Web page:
Research project into the incidence and treatment resources available for persons suffering with PTSD
Working with a local Doctor and Medicine Hat College, Global Village has established a Research project into the incidence and treatment resources available for immigrant individuals suffering with PTSD
Dr. Kadima arrived at the South Shore Clinic in Brooks and noted seemingly high number of immigrant individuals potentially with PTSD.
From Global Village, Ahmed Kassem, and
Dr. Kadima approached Medicine Hat College for interest in collaborative research.
From Medicine Hat College Main Campus,
Dr. Nicole Burnett, Donna Wood and
Dr. Elizabeth Pennefather-O’Brien worked with Dr. Kadima and Ahmed Kassem on a proposal for research.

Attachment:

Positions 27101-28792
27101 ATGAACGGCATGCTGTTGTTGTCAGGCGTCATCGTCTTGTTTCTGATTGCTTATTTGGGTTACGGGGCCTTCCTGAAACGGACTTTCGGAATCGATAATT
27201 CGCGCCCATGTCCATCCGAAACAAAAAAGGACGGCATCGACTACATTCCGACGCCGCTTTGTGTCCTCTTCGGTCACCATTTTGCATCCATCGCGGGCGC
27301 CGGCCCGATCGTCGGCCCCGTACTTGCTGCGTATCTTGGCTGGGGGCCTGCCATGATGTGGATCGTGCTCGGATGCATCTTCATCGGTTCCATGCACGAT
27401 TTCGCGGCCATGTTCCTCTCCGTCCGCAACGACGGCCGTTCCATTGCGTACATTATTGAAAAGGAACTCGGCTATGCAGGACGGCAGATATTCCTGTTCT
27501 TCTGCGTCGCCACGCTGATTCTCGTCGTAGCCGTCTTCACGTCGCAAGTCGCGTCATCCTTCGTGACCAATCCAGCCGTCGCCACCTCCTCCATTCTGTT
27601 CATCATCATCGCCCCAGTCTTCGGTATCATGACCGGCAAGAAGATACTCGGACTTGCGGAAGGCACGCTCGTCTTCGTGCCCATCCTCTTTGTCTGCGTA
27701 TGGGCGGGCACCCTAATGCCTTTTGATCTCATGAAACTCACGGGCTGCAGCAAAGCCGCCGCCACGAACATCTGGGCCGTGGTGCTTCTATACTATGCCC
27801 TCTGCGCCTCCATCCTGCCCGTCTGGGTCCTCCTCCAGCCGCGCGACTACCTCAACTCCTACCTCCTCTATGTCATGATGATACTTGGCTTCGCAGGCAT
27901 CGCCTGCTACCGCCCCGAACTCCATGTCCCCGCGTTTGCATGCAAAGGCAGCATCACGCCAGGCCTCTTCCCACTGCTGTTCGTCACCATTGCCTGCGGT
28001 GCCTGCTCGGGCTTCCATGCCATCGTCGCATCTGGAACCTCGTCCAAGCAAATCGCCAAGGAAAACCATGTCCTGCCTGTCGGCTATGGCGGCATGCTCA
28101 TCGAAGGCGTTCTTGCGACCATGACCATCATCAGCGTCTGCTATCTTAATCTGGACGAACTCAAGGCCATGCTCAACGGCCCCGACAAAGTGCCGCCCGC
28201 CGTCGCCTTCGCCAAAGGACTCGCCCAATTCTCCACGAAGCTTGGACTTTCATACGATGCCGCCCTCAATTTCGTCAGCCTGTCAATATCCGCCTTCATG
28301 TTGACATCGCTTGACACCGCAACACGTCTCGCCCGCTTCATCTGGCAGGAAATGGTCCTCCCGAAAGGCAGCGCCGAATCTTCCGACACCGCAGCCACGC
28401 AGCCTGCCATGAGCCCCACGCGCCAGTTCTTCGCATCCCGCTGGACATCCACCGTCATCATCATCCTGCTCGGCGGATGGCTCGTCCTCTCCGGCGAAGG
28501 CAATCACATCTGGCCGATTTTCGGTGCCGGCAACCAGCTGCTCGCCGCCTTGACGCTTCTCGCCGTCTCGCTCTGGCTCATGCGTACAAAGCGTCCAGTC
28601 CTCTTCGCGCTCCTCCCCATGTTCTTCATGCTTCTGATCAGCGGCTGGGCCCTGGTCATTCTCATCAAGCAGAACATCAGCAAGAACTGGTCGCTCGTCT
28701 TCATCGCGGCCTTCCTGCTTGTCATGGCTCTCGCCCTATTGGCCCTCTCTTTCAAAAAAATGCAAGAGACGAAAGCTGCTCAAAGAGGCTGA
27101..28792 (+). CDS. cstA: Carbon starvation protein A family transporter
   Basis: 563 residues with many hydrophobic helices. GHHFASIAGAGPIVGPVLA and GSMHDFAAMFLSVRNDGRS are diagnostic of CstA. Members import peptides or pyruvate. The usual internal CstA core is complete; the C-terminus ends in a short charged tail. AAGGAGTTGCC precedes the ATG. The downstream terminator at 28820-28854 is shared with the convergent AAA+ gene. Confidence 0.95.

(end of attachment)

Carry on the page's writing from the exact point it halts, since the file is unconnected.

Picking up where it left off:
This research project focused on the incidence of PTSD in the rural immigrant population in Brooks and Newell County.
The objectives included:
Diversity of immigrant population
in rural southern Alberta
Prevalence and severity, of PTSD among the immigrants/refugees
Types of stressful experiences that contribute to PTSD
Life Events Checklist (LEC-5)
Given alongside the PCL-5
Assesses frequency of exposure to traumatic events
E.g., natural disaster, assault, accidents, combat, etc.
PTSD Checklist (PCL-5)
Measures presence of PTSD symptoms outlined in the DSM-5
20 questions; rated on 4 point Likert scale, increasing in severity
A score of 33+ indicates presence of PTSD symptoms (max score is 60)
Culture Shock Questionnaire
Assess issues frequently experienced when integrating into a new culture
7 questions; rated in severity from 0-2points
Rating of 7+ indicates presence of culture shock (Max Score 14)
25 countries represented. PTSD incidence highest among those from: Sudan, South Sudan, Somalia, Syria, Kenya, Ethiopia, Nigeria